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(5th LD) Afghan co-workers, family members on way to S. Korea on aerial tanker

All News 10:58 August 26, 2021

(ATTN: CORRECTS aircraft's type to C-130, instead of KC-130 in para 6)
By Kim Seung-yeon

SEOUL, Aug. 26 (Yonhap) -- A South Korean military plane departed for home from Islamabad on Thursday, carrying Afghan people evacuated from the war-torn nation after working for the South, as part of operations to bring a total of 391 Afghan co-workers and their family members to the country.

The KC-330 tanker transport aircraft took off from an airport in the Pakistani capital of Islamabad at 4:53 a.m. (Seoul time) and is expected to land at Incheon International Airport, west of Seoul, at 3:53 p.m., the foreign ministry said.

"All but 13 have departed on a KC-330," a ministry official said on condition of anonymity, suggesting that 378 Afghans are on the plane. "They were unable to board the plane due to a lack of seats."

The 13 remain in Islamabad and will be transported to South Korea on a separate plane, the official said.

Of the total, nearly half, or some 180, are under the age of 10, including 100 infants, a defense ministry official said, adding that the evacuees are comprised of 76 families.

On Wednesday, South Korea announced it sent three military aircraft, including two C-130 planes, to bring in the Afghans to the country under the evacuation mission, codenamed Operation Miracle, stressing the country's moral responsibility to help the Afghan people facing serious security risks following the Taliban's seizure of power.

The evacuees are medical professionals, vocational trainers, IT experts and interpreters who worked for Korea's embassy, now-closed hospitals and a job training center that were run by the country's overseas aid institution, KOICA.

Of the total, 26 were airlifted to Islamabad on Monday before the 365 others were flown out Wednesday.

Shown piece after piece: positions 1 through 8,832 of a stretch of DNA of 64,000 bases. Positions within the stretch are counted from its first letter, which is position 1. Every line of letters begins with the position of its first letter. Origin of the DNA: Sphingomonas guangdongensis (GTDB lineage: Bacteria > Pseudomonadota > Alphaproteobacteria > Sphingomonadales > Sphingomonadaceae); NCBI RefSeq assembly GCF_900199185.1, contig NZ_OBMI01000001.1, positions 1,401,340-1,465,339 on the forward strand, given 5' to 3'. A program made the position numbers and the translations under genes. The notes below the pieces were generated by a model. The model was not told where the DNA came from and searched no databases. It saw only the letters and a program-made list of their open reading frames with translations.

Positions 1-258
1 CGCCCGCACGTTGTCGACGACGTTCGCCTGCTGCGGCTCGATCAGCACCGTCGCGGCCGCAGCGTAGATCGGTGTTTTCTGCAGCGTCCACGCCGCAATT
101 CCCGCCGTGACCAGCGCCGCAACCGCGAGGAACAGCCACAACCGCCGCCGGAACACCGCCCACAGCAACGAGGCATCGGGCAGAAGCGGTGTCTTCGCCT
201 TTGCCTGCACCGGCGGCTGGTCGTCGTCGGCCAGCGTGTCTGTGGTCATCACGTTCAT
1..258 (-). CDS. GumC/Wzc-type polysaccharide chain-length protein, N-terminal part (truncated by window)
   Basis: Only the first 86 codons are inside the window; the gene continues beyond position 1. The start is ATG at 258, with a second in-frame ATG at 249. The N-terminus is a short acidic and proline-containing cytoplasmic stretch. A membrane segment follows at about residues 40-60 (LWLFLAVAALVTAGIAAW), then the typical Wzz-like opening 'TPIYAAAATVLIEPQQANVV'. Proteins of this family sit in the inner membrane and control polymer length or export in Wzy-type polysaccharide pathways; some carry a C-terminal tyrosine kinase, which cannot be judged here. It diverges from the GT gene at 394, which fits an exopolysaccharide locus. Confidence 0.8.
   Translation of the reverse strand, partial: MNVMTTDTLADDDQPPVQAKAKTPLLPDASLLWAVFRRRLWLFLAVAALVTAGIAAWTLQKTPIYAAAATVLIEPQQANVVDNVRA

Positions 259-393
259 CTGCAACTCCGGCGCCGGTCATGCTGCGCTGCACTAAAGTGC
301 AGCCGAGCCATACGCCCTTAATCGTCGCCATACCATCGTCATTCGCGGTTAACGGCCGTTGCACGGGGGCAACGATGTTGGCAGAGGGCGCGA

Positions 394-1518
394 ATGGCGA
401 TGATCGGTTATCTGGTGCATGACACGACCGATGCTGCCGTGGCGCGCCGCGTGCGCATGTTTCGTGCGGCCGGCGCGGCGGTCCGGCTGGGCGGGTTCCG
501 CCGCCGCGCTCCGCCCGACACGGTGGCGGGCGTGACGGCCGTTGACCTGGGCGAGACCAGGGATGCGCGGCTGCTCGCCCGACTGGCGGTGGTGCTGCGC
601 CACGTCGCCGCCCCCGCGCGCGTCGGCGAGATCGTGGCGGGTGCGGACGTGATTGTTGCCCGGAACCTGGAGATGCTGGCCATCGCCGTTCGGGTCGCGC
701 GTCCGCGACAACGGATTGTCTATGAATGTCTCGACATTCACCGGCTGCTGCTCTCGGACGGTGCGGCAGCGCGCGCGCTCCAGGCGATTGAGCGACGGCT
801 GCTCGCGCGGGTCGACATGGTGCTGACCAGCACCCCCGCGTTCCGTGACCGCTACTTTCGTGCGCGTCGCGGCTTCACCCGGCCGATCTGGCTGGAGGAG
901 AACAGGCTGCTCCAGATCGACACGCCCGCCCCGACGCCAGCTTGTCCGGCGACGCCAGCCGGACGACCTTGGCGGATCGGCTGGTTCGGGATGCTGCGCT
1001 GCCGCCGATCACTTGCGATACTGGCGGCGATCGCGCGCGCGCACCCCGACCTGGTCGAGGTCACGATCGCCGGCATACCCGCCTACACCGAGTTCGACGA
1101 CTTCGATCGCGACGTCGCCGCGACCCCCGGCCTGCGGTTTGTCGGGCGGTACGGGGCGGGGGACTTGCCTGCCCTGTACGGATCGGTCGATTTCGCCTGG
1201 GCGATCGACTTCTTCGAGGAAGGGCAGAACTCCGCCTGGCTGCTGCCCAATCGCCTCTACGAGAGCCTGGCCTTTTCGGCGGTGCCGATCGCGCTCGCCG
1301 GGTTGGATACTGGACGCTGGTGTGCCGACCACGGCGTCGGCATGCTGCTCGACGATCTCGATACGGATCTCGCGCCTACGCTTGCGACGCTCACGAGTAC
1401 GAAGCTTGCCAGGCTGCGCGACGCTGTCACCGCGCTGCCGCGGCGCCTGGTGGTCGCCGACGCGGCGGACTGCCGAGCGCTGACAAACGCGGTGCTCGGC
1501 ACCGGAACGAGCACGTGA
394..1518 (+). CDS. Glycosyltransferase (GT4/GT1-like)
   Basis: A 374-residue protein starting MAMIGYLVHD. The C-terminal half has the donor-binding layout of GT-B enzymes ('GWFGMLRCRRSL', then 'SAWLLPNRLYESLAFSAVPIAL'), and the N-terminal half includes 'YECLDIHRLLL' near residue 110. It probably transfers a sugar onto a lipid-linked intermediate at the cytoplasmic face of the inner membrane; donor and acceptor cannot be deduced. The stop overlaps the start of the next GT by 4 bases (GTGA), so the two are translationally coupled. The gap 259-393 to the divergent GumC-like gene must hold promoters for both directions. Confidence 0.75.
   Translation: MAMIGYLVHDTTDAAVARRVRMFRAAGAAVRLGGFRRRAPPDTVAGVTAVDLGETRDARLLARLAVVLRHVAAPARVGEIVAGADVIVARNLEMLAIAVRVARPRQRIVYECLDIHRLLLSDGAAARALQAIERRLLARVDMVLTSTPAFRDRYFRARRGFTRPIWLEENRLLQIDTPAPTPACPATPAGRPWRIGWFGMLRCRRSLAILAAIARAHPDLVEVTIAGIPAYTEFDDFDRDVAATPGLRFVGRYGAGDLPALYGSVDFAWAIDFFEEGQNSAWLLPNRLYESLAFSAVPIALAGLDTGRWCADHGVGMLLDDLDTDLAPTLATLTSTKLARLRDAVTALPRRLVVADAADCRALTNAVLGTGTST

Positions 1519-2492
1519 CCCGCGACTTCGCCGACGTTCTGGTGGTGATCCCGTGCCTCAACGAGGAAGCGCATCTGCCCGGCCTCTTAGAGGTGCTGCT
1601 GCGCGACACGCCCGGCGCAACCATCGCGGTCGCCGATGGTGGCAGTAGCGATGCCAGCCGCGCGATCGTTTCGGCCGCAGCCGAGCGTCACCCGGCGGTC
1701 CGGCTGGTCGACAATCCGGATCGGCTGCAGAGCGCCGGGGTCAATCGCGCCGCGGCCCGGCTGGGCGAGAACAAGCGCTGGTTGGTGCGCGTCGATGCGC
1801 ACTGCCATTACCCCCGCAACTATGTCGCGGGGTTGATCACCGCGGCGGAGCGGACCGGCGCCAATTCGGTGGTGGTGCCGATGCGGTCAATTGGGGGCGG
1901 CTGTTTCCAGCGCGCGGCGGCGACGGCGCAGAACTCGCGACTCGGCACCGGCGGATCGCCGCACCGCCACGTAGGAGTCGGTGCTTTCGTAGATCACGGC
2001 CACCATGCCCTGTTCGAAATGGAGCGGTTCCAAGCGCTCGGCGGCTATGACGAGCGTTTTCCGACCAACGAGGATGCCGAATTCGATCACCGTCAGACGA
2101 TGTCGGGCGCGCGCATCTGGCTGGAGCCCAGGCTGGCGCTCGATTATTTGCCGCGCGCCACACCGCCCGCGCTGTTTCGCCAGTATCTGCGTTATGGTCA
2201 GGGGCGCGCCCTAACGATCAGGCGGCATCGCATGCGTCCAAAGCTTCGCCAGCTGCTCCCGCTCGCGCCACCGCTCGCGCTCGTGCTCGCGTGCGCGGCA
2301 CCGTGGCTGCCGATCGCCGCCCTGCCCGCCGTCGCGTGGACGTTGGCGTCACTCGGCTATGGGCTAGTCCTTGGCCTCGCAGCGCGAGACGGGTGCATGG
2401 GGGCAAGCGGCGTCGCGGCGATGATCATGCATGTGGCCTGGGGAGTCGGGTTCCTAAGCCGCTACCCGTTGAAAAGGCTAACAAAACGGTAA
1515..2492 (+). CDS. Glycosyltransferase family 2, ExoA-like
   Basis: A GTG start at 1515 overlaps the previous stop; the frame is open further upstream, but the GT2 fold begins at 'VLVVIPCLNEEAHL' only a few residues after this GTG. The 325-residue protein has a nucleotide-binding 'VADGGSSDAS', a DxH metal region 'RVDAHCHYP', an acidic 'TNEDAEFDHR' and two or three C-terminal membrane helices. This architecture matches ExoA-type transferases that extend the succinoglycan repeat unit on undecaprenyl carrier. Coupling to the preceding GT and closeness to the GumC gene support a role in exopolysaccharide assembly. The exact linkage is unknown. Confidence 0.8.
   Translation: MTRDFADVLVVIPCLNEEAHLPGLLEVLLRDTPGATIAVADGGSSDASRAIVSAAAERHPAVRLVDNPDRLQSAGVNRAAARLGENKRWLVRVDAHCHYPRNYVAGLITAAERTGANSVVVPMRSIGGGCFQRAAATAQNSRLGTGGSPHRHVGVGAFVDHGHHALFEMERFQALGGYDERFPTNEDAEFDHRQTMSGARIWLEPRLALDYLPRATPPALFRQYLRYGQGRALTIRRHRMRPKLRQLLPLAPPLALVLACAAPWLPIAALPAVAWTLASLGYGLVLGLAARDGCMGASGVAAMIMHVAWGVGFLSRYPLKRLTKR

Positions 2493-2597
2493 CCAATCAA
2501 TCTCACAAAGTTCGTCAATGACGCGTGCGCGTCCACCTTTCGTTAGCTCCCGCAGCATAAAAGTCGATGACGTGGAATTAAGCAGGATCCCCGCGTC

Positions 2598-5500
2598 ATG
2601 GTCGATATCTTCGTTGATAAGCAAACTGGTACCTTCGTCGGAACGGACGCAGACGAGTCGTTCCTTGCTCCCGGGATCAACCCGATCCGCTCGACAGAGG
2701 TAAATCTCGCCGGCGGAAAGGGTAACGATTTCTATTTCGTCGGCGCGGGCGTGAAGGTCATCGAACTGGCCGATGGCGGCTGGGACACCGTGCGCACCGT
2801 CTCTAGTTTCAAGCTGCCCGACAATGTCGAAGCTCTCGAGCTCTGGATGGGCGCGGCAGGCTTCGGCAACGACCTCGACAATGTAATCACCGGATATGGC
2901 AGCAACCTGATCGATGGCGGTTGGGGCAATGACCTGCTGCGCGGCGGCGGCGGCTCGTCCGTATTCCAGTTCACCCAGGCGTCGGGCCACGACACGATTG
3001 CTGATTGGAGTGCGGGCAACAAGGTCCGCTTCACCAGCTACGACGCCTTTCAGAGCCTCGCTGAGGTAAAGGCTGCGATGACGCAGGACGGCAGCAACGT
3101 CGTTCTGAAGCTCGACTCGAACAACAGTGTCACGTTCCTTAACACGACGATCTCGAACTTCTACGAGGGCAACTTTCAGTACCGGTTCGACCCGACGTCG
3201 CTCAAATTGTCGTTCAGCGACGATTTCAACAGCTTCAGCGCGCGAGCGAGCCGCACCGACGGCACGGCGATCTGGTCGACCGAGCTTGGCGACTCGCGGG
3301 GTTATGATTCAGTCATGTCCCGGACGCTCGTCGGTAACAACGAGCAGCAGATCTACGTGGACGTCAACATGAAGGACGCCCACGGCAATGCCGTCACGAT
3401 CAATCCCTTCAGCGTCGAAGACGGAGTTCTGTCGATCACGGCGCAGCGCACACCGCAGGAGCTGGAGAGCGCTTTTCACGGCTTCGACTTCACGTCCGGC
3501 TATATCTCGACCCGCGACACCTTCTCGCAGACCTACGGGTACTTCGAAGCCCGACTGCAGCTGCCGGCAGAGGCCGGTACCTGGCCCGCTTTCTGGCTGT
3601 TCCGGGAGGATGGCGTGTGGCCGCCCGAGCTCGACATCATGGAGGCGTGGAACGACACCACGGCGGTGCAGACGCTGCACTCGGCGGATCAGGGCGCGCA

After the United States started the war on terror in Afghanistan in 2001, South Korea conducted various military and relief operations, including Provincial Reconstruction Team (PRT) activities from 2010-14. The PRT offered medical services, aid for agricultural development, and vocational and police training.

The Afghans will be coming in not as refugees but as "persons of special merit" and be granted short-term visas, which will switch to longer-term ones, officials have said.

Upon arrival, they will be tested for COVID-19 and be placed under quarantine at a government-designated facility in the provincial county of Jincheon, 91 kilometers southeast of Seoul. They will also undergo screening again to confirm their identities.

The evacuation got under way after Seoul temporarily closed its embassy and evacuated its diplomatic staff to Qatar, as the security conditions worsened amid the ongoing pullout of U.S. troops and the Taliban's return to power.

Afghans who have worked for the South Korean government in Afghanistan and their family members line up to board a South Korean military plane at an airport in Kabul, in this photo provided by the foreign ministry on Aug. 25, 2021. (PHOTO NOT FOR SALE) (Yonhap)


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